Troops withdrew from Musa Qala and Nawzad over the weekend
Head of local provincial council calls move irresponsible and will lead to further losses
Afghan troops have pulled out of parts of Helmand province, the site of some of the fiercest fighting in the long battle against Taliban forces, according to an Afghan government spokesman.
A senior military official said troops withdrew from the districts of Nawzad and Musa Qala over the weekend in what he called a “tactical” move that could be reversed any time.
Omar Zwak, spokesman for Helmand governor Mirza Khan Rahimi, told CNN Monday that it would help Afghan troops in other areas.
Helmand province is where thousands of British and U.S. troops fought against the resurgent Taliban before their official withdrawal at the end of 2014.
Criticism from local leader
The decision to pull out of key districts has angered the head of the local provincial council. Mohammad Karim Atal told CNN the move was wrong, irresponsible and would lead to further losses in surrounding districts.
“Afghan soldiers had paid a heavy price and had recaptured some of the areas in those districts by shedding their blood only few months back, but now because of mismanagement, lack of coordination and weak leadership they left them to the hands of the enemies,” Atal said.
He added that by pulling out they have not only lost Nawzad and Musa Qala, but have brought three other neighboring districts – including Washir, Kajaki and Sangin – to the brink of collapse.
Last December, the Taliban managed to take over the key district of Sangin for a short period of time.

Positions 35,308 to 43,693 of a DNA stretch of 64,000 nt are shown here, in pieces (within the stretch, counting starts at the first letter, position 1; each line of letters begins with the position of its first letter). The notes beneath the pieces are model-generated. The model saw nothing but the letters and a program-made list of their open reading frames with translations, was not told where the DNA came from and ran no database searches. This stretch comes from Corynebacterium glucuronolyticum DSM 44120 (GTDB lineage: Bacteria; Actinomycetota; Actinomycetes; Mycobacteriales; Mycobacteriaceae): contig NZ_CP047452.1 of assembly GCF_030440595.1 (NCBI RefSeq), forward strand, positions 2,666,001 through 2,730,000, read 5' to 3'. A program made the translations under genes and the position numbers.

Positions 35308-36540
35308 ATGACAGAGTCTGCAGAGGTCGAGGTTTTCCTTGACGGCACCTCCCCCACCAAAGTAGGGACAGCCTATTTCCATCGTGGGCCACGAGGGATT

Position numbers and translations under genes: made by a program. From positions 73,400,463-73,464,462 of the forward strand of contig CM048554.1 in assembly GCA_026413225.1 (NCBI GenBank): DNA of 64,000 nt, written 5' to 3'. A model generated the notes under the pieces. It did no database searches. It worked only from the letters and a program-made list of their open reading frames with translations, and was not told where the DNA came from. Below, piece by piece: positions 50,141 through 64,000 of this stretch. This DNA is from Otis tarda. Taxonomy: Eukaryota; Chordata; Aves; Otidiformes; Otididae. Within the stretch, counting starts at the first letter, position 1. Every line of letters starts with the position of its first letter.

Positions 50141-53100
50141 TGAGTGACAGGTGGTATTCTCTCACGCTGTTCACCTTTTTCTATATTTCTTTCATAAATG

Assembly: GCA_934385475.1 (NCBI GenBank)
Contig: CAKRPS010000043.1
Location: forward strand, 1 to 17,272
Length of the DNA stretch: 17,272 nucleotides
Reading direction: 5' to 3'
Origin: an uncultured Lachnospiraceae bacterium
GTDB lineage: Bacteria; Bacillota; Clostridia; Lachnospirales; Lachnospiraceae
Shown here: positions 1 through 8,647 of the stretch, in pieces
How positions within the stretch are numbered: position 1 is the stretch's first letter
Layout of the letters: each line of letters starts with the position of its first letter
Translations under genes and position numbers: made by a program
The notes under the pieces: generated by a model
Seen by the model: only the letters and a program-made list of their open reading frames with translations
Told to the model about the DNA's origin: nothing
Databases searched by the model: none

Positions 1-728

According to Stuart Gordon, a Helmand expert at the Chatham House think tank, Sangin holds special significance to the British as more than 100 British troops had been killed there.
“Sangin became fairly totemic for the British because of the number of soldiers lost,” he told the Press Association in December.
British support for Afghan military
On Monday, a British government spokesman noted the “important role” UK troops played in training Afghan security forces and creating “the conditions for a more viable state.”
“There’s no doubt the Afghan security forces have faced a challenging year but they’ve shown the resolve to continue the fight and we are committed to supporting them in their path towards a secure future,” the spokesman said.
“Our non-combat contribution towards developing the next generation of Afghan army officers continues, as does our advising and assisting role in Kabul and in the short term via the small non-combat advisory team in Camp Shorabak in Helmand,” he added, referring to the Afghan airbase formerly known as Camp Bastion in Lashkar Gar.